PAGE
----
AMSTERDAM, Dec 21 (Reuters) - Europe’s medicines regulator will on Monday assess the COVID-19 vaccine jointly developed by U.S. company Pfizer and its German partner BioNTech , with a green light to put Europe on course to start inoculations within a week.
European Union countries including Germany, Austria and Italy have said they plan to start vaccinations from Dec. 27 as Europe tries to catch up with the United States and Britain where the roll-out began earlier this month.
If clearance is granted by the European Medicines Agency (EMA), the final hurdle is approval by the European Commission which is expected to follow on Wednesday.
Commission head Ursula von der Leyen has already targeted the start of vaccinations in the Dec 27-29 period, almost straight after Christmas.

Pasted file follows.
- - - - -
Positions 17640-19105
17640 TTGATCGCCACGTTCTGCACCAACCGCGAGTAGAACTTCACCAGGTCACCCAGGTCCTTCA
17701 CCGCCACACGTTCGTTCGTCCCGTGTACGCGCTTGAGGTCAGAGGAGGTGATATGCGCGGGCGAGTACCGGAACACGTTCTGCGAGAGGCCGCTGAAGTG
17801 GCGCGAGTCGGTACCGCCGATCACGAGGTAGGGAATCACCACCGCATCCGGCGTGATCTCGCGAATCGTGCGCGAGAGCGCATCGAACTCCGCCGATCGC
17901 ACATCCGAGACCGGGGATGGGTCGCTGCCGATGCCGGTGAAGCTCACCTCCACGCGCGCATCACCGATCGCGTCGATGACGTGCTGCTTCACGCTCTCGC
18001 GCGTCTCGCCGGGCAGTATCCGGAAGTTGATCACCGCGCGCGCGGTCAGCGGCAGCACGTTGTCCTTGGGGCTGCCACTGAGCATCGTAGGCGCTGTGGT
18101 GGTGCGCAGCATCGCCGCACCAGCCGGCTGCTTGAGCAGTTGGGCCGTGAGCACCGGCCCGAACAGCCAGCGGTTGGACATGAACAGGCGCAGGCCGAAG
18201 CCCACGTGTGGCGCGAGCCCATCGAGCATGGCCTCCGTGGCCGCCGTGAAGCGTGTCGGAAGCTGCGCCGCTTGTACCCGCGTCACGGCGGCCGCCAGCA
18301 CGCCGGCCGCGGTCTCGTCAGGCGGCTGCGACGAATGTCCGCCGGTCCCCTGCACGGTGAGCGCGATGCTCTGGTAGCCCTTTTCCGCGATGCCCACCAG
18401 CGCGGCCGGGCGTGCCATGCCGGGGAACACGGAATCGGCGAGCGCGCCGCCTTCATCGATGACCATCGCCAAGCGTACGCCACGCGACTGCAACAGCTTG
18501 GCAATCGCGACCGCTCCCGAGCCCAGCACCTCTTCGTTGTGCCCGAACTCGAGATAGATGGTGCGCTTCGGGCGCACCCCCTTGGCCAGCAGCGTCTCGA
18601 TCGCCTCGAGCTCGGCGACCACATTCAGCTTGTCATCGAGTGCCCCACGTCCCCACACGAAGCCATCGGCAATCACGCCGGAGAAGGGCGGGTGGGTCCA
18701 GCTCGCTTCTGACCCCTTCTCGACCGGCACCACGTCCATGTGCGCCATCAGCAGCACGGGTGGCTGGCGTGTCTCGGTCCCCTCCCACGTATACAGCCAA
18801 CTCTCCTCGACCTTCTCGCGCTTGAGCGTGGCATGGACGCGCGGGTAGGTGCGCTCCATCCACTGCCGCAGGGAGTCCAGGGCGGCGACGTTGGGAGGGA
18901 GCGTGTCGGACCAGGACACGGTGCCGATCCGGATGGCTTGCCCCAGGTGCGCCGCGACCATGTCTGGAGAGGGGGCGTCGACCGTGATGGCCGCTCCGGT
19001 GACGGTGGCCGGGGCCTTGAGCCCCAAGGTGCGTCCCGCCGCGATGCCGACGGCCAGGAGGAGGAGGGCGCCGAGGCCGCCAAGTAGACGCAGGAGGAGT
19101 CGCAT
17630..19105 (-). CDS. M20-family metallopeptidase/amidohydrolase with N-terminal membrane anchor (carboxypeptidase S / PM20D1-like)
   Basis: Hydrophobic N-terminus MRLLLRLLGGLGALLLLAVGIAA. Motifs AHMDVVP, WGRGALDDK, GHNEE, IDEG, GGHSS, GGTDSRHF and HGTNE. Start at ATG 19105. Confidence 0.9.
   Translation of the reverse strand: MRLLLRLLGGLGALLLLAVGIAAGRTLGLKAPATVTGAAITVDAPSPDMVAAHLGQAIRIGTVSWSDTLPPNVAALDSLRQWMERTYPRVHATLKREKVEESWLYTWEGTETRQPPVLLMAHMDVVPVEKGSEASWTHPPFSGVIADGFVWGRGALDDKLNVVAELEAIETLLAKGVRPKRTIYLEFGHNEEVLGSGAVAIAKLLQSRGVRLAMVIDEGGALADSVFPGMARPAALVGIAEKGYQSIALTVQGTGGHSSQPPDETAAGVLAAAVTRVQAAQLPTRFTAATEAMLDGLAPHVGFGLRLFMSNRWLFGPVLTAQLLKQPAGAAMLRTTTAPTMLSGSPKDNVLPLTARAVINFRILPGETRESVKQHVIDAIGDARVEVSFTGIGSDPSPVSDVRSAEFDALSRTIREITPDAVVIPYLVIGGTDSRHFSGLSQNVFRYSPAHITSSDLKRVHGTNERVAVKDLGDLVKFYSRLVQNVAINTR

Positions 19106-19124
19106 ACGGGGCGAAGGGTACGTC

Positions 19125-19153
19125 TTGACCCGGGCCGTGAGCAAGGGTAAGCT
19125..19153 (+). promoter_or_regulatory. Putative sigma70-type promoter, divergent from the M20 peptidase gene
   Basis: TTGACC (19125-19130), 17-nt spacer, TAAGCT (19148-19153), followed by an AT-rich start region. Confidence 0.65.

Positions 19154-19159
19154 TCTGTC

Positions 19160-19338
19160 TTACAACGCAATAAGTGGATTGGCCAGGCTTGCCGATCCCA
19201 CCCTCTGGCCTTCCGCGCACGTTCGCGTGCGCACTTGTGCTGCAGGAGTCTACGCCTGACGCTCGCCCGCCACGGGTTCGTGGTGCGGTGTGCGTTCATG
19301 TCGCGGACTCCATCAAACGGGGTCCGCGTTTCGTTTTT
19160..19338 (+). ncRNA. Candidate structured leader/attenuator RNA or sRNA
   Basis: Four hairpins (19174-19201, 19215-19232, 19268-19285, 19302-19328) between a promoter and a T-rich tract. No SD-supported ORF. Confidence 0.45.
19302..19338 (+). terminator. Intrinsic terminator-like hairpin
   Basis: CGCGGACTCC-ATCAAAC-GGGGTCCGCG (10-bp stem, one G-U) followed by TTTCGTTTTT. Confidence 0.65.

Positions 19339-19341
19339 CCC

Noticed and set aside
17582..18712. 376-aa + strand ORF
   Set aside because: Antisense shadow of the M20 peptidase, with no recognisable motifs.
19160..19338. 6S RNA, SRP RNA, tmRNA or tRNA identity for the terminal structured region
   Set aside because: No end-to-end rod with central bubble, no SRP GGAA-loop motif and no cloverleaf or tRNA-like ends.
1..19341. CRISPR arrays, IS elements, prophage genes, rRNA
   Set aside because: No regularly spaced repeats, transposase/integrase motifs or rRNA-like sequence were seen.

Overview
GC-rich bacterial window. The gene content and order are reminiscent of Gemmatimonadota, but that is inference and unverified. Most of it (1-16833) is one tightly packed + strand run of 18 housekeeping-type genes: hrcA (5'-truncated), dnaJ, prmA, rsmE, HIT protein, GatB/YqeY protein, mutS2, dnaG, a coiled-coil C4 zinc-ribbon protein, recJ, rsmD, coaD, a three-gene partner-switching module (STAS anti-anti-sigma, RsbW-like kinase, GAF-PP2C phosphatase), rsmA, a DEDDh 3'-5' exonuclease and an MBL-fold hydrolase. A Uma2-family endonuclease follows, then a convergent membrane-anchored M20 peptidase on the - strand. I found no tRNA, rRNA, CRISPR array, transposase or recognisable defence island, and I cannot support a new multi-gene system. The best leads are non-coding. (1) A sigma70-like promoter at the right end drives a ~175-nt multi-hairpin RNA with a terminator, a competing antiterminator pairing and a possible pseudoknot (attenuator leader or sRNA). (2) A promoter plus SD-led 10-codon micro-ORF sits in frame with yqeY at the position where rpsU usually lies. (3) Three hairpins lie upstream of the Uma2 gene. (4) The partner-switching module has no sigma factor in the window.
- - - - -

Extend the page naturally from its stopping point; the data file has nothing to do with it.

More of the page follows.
Student medics, retired doctors, pharmacists and soldiers are being drafted into a European vaccination campaign of unprecedented scale.
A phased-in approach means frontline healthcare workers and elderly residents of care homes are being prioritised, with most national schemes not reaching the general public until the end of the first quarter of 2021 at the earliest.
The goal of the 27-member European Union is nonetheless to reach coverage of 70% of its 450 million people.
The drugs regulator in Switzerland on Saturday authorised the vaccine for use in people aged over 16.
Writing by Keith Weir, editing by Louise Heavens